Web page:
A dysregulated immune response is a hallmark of autoimmune disorders. Evidence suggests that systemic autoimmune diseases and primary immunodeficiency disorders (PID) may be similar diseases with different clinical phenotypes.
This study aimed to investigate the burden of PID-associated genetic variants in patients with childhood-onset systemic lupus erythematosus (cSLE).
We enrolled 118 cSLE patients regularly followed at Chang Gung Memorial Hospital. Targeted next-generation sequencing identified PID genetic variants in patients versus 1,475 unrelated healthy individuals that were further filtered by allelic frequency and various functional scores. Customized immune assays tested the functions of the identified variants.
Upon filtration, 36 (30.5%) patients harbored rare variants in PID-associated genes predicted to be damaging. One homozygous TREX1 (c.294dupA) mutation and four heterozygous variants with possible dominant PID traits, including BCL11B (c.G1040T), NFKB1 (c.T695G), and NFKB2 (c.G1210A, c.G1651A), were discovered. With recessive traits, variants were found across all PID types; one-fifth involved phagocyte number or function defects. Predicted pathogenic PID variants were more predominant in those with a family history of lupus regardless of infection susceptibility. Moreover, mutational loads were greater among cSLE patients than controls despite sex or age at disease onset. While greater mutational loads were observed among cSLE patients with peri-pubertal disease onset, no significant difference in sex or phenotype were noted among cSLE patients.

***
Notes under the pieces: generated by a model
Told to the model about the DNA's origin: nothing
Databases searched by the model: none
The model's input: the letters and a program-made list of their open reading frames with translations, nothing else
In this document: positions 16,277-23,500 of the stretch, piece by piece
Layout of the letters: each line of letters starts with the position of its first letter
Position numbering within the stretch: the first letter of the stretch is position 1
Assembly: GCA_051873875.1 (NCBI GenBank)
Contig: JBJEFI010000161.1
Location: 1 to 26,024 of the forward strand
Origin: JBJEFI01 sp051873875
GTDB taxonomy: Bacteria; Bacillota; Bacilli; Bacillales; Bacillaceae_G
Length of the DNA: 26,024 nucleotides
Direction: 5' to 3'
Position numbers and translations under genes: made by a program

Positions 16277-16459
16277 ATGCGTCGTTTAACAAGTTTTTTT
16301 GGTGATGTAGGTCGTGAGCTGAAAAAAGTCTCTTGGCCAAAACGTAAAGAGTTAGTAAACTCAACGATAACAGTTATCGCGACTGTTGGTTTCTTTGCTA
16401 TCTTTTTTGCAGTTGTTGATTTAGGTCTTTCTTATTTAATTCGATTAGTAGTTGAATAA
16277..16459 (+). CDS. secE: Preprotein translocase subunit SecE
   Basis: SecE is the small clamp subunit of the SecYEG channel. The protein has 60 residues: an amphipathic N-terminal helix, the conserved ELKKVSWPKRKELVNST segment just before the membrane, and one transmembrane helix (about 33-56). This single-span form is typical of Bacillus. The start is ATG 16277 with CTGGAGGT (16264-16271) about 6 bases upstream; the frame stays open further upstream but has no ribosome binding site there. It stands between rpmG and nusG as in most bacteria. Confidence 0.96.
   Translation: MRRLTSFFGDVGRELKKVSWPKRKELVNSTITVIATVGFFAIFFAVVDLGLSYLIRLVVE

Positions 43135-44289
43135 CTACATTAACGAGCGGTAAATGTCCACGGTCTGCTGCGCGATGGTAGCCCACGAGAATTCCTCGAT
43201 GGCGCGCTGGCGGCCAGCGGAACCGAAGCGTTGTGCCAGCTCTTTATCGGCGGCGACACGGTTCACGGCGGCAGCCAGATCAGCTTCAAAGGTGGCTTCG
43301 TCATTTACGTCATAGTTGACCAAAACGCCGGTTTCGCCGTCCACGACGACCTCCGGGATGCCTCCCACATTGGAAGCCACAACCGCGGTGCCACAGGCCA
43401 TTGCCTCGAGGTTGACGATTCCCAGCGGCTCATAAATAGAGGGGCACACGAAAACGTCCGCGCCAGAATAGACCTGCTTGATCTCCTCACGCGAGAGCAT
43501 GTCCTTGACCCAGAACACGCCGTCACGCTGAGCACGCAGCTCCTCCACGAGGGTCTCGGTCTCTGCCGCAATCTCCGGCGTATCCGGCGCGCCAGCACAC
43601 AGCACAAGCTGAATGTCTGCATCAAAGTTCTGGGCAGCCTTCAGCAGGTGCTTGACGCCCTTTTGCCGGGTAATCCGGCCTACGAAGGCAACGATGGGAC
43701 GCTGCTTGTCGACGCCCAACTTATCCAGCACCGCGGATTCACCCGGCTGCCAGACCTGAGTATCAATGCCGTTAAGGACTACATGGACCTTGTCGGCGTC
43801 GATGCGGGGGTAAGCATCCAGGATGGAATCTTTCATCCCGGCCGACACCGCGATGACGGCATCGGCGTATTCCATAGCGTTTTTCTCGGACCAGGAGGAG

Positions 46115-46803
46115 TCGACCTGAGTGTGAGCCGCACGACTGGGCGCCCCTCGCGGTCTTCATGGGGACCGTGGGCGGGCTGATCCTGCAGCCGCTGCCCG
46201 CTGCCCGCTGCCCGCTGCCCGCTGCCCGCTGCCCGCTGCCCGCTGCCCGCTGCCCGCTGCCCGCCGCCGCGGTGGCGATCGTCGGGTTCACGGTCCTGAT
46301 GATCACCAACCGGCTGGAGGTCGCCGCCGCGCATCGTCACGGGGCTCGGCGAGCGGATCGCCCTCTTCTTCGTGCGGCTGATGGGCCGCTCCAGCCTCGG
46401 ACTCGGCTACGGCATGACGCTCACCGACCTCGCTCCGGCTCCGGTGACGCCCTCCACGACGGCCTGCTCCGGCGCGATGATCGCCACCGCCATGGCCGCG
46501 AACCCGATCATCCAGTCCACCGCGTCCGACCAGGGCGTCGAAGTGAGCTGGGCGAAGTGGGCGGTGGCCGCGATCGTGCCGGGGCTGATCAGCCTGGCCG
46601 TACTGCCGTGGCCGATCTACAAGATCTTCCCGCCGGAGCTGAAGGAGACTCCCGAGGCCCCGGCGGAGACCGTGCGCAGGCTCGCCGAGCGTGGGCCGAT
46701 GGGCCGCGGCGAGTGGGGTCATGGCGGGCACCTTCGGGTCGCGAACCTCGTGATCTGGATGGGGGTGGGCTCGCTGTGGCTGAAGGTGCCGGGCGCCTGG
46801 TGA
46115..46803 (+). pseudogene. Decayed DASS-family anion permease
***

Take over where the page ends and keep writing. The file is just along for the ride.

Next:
Our findings suggest that cSLE is mostly not monogenic. Gene-specific analysis and mutational load investigations suggested that rare and predicted damaging variants in PID-related genes potentially contribute to cSLE susceptibility.

Copyright © 2022. Published by Elsevier Inc.